There’s even a romance novel series, if you’re into that sort of thing.

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I know you are.

Bethesda / Flickr.com

In some places you’re practically tripping over more lore than you can handle – some NPC houses have bookshelves that are fully stocked with unique and readable content. There’s even a quest to go and collect books and return them to the mage’s library in Winterhold. Thankfully the story is fully understandable without having to read every single page, and Skyrim fits sensibly into the universe that the previous games have established.

Skyrim [1046]

Heck, the game even comes with a map that you can reference in your menu, and a physical map that you can pin up on your wall.

Bethesda / Flickr.com

The Mass Effect series is the only one of these game series that take place within one human generation of time. It follows the heroics of Commander Shepard and the fight against the coming apocalyptic plague of the Reapers. The lore in this game is easy to suss out, thanks to long dialogues you must have with the key NPCs. The game forces the lore upon you, and you have to respond with sufficient understanding in order to get to the next spot. It’s an interesting way of making sure the player knows what’s going on in a chaotic atmosphere of war on an enormous scale. It’s fairly realistic, all told, to the point that you are free to wander around a strip club that would make James T. Kirk a regular customer.

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Mass Effect takes the Red Light District pretty seriously. And so does Shepard.

BioWare / Flickr.com

All three parts of the ME series are woven together tightly enough that there’s hardly room for a huge amount of lore to occur between each game (as compared to the time spans between the games in the Dark Souls and Elder Scrolls series, where centuries pass between each installment), to the point that there are recurring characters throughout who are more than happy to catch you up on any points you’ve missed.

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Thanks, Joker.

BioWare / Flickr.com

There’s even a series of novels, available in most book stores in the sci-fi section, that lay out the first contact scenario for human beings in the ME universe, just in case you were curious. I was. I read it all.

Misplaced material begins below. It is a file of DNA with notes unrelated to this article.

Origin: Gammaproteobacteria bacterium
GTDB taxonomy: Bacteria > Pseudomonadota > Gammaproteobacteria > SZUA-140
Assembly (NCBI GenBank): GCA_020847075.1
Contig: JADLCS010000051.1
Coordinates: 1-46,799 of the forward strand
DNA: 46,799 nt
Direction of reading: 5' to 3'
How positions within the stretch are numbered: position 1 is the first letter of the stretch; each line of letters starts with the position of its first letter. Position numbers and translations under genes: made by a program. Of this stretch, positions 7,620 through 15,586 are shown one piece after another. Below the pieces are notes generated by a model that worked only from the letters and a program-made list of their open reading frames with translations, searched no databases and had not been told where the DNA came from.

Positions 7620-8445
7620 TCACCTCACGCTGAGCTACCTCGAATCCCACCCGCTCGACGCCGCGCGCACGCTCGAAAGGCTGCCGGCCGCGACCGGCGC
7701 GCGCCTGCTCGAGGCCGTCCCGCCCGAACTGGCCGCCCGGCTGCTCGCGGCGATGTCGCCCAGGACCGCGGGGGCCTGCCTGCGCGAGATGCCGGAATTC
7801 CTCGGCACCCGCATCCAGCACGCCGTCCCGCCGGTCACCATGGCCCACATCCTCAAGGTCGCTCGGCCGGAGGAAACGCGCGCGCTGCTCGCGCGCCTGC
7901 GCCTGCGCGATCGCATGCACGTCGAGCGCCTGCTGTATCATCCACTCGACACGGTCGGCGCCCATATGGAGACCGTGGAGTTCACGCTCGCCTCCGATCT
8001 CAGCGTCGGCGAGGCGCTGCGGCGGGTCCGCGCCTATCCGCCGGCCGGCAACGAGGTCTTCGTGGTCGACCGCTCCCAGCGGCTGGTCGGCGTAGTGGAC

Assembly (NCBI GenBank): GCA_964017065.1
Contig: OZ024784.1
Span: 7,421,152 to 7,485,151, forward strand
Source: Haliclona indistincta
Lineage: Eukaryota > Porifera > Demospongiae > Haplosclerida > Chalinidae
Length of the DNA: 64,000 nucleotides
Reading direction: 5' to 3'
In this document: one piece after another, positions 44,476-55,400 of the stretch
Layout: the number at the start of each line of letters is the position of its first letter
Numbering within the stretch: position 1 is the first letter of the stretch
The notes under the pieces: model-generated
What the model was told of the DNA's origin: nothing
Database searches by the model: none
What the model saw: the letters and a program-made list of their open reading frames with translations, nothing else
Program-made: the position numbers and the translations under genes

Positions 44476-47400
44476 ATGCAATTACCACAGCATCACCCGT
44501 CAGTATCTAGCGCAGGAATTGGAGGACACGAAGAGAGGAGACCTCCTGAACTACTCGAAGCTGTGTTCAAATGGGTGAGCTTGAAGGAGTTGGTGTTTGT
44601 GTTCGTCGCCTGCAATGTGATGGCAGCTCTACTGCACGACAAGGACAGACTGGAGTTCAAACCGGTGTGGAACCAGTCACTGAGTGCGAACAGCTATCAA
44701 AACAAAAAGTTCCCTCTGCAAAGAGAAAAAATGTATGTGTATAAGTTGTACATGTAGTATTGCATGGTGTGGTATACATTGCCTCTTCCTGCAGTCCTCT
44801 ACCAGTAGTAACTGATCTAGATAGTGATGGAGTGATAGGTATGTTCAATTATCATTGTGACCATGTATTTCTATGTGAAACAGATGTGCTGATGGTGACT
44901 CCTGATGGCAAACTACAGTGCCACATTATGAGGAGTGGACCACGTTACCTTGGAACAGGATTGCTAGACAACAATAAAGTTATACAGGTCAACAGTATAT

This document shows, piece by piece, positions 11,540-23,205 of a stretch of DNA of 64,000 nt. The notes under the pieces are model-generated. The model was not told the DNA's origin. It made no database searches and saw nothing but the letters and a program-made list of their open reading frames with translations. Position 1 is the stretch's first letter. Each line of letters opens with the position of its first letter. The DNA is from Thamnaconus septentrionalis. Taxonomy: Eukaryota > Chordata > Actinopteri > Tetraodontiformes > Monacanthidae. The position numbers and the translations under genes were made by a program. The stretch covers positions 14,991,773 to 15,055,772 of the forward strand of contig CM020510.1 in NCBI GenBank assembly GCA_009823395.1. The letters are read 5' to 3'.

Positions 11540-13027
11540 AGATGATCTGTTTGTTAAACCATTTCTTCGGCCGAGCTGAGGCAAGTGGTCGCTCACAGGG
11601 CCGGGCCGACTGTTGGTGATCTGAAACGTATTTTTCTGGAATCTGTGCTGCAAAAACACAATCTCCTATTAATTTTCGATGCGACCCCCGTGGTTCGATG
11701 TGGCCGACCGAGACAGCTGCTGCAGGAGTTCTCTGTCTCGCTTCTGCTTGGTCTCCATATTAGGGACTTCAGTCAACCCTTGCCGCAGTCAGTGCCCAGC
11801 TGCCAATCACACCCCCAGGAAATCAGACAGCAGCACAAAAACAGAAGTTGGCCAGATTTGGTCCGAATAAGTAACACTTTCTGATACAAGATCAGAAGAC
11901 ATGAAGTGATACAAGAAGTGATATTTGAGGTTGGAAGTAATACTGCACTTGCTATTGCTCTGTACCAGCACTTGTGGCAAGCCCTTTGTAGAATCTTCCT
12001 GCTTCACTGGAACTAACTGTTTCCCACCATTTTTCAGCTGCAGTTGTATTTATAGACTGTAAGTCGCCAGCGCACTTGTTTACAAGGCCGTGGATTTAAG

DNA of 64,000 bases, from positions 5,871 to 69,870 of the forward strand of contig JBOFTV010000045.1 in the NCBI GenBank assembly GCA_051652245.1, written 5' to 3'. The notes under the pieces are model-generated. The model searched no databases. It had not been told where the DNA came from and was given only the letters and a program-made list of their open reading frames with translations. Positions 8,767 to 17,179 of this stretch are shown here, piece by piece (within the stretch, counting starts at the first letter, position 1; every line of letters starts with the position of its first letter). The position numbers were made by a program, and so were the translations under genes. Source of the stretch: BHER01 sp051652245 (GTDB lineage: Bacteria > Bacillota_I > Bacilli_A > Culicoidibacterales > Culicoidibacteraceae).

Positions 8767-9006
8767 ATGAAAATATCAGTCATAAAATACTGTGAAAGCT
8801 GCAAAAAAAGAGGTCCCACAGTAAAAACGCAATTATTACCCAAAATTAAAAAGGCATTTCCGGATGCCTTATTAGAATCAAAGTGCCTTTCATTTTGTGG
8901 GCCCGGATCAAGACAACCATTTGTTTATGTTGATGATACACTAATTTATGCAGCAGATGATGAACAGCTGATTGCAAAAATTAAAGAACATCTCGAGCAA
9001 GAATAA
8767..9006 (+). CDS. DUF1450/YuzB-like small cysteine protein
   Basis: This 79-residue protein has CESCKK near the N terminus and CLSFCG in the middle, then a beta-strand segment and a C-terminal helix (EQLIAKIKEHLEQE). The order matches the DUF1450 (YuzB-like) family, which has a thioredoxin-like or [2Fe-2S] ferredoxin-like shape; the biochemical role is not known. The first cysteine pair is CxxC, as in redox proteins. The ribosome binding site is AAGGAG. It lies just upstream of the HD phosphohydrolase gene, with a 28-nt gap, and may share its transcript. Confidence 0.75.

For all three series, I should mention, there are enormous wikis full of information, maps, and lore… just in case you’re a junkie for it like I am.

So, back to the title’s question – Does an RPG need to have accessible lore to be enjoyable?

I’d say that, given the nature of what an RPG is, there needs to be at least a little. Additionally, if there is only a little, there needs to be a reason why. I think Dark Souls neatly dodges that bullet by giving the main character amnesia due to being an undead. Is it a cheat? Yeah, a little bit, but there’s certainly a ton of lore there for a dedicated player to find. They didn’t make it vague because they had no ideas, certainly. I will admit, though, that I think a Dark Souls game with the lore availability of Elder Scrolls and Mass Effect would blow my mind, and I’d like it even more than I already do. Part of what keeps bringing me back to Elder Scrolls games, and what kept me eager to play more of the Mass Effect series, was the story. I wanted to know what happened next, and I still do!

And if Elder Scrolls and Mass Effect could incorporate the precision of the Dark Souls movement and combat engine I’d be totally thrilled… just sayin’…

About Sarah Brunson

has always liked science fiction and fantasy. Dune, Lord of the Rings, the Last Unicorn, Jhereg, Grimspace, 2001, you name it, she was probably devouring it if she could find it. Two liberal arts degrees later, one wedding, going into business for herself as a freelance editor, then signing on as a contractor to do some medical editing, she's at a place where I'd like to publish some fiction for herself.